> > > Hi, Nicolas!
              > > >
              > > > Store it as a class data on server side:
              > > >
              > > > package My;
              > > >
              > > > my %huge_hash = (
              > > > a => 1,
              > > > );
              > > >
              > > > sub new {
              > > > my $proto = shift;
              > > > my $class = ref($proto) || $proto;
              > > > bless {} => $class;
              > > > }
              > > >
              > > > sub access_hash {
              > > > #... do something with %huge_hash
              > > > }
              > > >
              > > > And do NOT include reference to this hash in object (blessed
              > > ref).
              > > > This example will work if you have the same hash for all objects.
              > > >
              > > > If you hash is different for different objects, but you don't
              > > want to
              > > > transfer them anyway, then take a look into object-by-reference.
              > >
              > > In some sense the case of a different hash for each object
              > > isn't that much different from the one big hash. It is a nice
              > > model to use for OO Perl tasks. You might call this a
              > > 'handle/body'
              > > or 'double reference' technique.
              > >
              > > The following is the (rough) idea typed in from memory.
              > > The object you are passing back to the user is just a reference
              > > to a scalar. The value of that scalar is the pointer to the
              > > actual data location (it only matters that it is a unique string
              > > value associated with the real data hash), and at the same time
              > > the key for the internal (private) %Data hash. Then rather than
              > > the standard '1st argument is a hash reference' template in your
              > > methods, you add the extra line that the '1st argument is the key
              > > to retrieve the hash reference'.
              > >
              > > The 2 subtleties seem to be:
              > > * It is built on a closure which some people are scared of. That
              > > just means you need to define all of your methods inside
              > > the scope including %Data.
              > > * There needs to be a destructor in the package. When the scalar
              > > object goes out of scope, we need to clean out the private
              > > %Data hash. The internal %data hash created in the constructor
              > > would otherwise always hang around because the %Data hash has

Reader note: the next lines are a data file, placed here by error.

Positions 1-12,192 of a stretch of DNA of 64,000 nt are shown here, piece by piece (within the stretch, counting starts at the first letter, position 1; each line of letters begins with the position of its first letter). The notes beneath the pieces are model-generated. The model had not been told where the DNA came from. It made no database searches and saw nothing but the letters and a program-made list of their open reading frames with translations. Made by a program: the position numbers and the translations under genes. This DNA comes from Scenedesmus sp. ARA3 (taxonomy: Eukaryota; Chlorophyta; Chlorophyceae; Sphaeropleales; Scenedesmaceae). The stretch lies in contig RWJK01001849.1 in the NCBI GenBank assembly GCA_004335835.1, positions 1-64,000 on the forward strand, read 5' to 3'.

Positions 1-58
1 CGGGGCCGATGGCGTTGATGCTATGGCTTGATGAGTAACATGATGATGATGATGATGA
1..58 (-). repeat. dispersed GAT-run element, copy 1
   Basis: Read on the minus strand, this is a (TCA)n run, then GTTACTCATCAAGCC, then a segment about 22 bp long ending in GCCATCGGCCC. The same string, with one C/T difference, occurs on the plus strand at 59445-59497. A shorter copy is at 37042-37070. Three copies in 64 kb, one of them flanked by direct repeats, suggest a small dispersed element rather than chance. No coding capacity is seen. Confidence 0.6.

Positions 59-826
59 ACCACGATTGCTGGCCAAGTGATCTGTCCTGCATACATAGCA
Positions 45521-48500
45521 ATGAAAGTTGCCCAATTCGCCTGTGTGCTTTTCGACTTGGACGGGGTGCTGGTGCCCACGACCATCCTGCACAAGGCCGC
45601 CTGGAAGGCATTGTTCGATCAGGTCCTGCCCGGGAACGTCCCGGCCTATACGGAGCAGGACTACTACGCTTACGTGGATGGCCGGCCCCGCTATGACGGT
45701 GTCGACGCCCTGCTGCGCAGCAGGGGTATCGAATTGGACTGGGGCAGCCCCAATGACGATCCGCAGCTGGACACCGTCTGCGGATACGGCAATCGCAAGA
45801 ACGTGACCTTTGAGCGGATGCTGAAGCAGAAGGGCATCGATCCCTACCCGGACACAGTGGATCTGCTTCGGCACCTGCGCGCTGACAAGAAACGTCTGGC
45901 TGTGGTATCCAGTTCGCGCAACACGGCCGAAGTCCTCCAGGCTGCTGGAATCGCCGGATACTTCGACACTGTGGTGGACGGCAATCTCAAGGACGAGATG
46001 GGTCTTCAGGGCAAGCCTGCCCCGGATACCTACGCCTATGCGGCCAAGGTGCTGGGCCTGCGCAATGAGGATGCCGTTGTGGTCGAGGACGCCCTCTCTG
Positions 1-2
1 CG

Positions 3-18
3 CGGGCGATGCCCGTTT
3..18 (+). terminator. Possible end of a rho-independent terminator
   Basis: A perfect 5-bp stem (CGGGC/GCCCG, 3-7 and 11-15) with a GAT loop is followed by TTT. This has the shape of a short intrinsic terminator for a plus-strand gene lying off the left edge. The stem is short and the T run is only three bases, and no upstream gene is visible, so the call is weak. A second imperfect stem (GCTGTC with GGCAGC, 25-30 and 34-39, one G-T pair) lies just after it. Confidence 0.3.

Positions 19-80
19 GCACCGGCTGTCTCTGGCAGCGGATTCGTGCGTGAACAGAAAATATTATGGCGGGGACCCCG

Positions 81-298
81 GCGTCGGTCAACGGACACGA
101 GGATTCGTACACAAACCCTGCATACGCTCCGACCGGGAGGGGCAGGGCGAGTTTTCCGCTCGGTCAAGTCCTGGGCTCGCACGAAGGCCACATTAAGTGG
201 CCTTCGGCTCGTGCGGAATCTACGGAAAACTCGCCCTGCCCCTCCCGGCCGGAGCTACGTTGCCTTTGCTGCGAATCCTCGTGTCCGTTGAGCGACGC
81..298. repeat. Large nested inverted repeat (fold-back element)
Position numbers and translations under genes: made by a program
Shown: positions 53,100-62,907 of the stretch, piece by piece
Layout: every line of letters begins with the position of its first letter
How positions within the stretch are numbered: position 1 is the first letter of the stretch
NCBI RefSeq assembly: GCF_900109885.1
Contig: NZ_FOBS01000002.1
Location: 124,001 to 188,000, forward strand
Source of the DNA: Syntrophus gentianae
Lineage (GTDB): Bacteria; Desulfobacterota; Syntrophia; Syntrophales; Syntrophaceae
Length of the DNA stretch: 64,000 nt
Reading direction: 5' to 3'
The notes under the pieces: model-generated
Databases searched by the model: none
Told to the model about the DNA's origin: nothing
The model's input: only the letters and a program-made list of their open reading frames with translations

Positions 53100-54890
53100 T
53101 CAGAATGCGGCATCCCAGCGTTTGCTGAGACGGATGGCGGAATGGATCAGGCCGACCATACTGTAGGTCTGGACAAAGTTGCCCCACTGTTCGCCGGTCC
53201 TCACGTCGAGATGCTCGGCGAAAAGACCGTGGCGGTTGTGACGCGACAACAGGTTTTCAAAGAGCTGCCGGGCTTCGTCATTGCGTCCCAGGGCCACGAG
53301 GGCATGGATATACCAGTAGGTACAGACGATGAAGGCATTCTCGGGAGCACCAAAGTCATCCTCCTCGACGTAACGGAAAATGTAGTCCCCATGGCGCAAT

> > a reference to it.
              > >
              > >
              > > Blame me for the faults in the presentation or details.
              > > The good idea came to me from Damian Conway's excellent OOPerl
              > > book.
              > >
              > > Doug
              > >
              > >
              > >
              > > my Package;
              > > { my %Data;
              > >
              > > sub new {
              > > my $class = shift;
              > > my %data = @_; # assuming an array for simplicity
              > > my $addr = ref \%data;
              > > $Data{$addr} = \%data;
              > > return bless \$addr, ref $class || $class;
              > > }
              > >
              > > sub method {
              > > my ($self, @args) = @_;
              > > $self = $Data{$$self};
              > > # do something with the data, working with $self just as usual
              > > }
              > >
              > > sub DESTROY {
              > > delete $Data{${$_[0]}};
              > > }
              > >
              > > }
              > >
              > > To unsubscribe from this group, send an email to:
              > > soaplite-unsubscribe@yahoogroups.com
              > >
              > >
              > >
              > > Your use of Yahoo! Groups is subject to
              > > http://docs.yahoo.com/info/terms/
              > >
              > >
              >
              > __________________________________________________
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              > Yahoo! Auctions - buy the things you want at great prices
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              >
              >
              >
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            • kesslernicolas@yahoo.com
              Douglas, Paul: Many thanks for sharing your thoughts on this problem; I am relieved there was no obvious solution :-) Paul: I do have several instances of the
              Message 6 of 6 , May 22, 2001
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                Douglas, Paul:

                Many thanks for sharing your thoughts on this problem;
                I am relieved there was no obvious solution :-)

                Paul: I do have several instances of the object in
                question, but I could prepare them all on the server
                in advance and they would just wait there (in
                a mod_perl environment) to be queried.

                I will try to understand and apply Douglas' suggestion
                (and work through Damian's book, once again).

                Regards,
                Nicolas